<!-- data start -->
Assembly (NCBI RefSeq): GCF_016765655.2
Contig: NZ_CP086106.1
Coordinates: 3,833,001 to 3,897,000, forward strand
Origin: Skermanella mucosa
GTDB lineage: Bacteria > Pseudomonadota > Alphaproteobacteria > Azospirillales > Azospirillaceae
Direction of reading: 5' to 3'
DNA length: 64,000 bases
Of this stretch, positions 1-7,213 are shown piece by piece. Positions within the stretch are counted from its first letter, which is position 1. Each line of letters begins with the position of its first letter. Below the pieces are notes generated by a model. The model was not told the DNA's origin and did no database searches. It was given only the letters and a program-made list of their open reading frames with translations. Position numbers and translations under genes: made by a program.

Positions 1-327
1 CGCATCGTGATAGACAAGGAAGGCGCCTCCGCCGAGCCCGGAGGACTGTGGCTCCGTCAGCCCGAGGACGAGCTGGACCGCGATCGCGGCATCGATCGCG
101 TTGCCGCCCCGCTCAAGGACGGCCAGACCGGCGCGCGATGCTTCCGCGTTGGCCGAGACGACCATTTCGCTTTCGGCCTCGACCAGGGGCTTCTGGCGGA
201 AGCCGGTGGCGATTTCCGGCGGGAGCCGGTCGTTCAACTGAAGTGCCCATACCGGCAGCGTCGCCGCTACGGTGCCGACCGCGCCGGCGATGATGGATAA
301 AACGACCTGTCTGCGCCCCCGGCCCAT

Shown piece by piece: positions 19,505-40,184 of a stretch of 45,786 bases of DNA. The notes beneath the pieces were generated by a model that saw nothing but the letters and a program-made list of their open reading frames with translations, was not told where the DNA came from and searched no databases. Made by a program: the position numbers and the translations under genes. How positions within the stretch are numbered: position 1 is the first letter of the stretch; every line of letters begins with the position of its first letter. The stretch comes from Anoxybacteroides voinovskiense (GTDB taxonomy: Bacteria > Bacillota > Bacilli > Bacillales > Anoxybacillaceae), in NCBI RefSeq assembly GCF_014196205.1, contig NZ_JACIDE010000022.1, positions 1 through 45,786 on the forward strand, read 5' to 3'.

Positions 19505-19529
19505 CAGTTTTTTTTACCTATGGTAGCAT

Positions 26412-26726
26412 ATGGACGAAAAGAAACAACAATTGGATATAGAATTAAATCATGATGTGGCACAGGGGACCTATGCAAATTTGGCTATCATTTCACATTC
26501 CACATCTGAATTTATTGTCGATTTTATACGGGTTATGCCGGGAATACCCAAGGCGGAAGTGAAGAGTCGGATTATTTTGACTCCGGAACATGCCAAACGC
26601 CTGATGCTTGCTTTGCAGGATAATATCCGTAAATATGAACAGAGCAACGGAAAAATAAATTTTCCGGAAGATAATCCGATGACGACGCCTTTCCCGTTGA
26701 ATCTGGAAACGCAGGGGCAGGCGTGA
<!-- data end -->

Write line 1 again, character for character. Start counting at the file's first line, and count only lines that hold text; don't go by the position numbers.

Assembly (NCBI RefSeq): GCF_016765655.2